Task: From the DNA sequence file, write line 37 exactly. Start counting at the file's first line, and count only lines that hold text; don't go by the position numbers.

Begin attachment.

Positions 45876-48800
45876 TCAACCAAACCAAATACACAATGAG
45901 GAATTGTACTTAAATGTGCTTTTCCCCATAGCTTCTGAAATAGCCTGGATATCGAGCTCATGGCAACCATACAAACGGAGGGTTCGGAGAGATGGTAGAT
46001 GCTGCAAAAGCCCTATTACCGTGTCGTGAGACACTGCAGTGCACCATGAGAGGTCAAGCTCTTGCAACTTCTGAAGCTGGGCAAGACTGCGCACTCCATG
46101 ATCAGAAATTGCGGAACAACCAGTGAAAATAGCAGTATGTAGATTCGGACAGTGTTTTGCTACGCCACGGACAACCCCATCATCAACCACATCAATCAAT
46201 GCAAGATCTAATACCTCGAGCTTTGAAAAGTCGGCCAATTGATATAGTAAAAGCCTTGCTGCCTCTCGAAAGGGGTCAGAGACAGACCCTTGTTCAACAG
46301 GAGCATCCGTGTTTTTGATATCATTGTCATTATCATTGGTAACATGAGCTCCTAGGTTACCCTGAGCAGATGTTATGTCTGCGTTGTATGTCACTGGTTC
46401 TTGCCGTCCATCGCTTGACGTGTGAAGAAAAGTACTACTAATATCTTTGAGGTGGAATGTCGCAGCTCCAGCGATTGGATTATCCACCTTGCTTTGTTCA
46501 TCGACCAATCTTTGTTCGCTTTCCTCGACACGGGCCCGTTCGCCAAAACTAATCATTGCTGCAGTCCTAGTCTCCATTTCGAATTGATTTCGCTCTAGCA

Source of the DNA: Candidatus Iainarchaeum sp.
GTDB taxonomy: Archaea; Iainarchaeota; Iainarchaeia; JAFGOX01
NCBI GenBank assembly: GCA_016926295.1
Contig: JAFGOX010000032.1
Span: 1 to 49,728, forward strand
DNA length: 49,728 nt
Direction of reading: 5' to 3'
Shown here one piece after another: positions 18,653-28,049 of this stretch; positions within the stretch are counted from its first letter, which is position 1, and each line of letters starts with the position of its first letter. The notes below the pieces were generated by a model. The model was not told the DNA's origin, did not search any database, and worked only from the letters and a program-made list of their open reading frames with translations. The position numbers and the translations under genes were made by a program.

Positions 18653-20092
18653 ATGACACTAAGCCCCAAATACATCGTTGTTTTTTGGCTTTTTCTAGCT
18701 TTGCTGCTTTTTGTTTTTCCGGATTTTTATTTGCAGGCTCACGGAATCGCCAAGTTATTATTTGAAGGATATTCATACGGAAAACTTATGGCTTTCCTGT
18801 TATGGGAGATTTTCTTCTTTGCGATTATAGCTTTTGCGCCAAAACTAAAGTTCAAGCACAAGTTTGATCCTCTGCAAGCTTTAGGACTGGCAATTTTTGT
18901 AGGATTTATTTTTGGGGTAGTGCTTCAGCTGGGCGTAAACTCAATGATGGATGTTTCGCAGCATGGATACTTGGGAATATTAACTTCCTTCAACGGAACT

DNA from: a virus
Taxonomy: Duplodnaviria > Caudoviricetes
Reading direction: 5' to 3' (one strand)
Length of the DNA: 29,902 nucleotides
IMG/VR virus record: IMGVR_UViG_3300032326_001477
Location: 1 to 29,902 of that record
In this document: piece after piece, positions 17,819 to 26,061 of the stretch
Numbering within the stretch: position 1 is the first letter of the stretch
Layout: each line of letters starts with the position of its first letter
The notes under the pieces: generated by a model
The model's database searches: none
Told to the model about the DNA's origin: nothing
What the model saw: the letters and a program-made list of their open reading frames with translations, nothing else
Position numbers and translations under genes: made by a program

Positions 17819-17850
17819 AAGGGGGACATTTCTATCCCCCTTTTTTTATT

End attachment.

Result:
Positions 17819-17850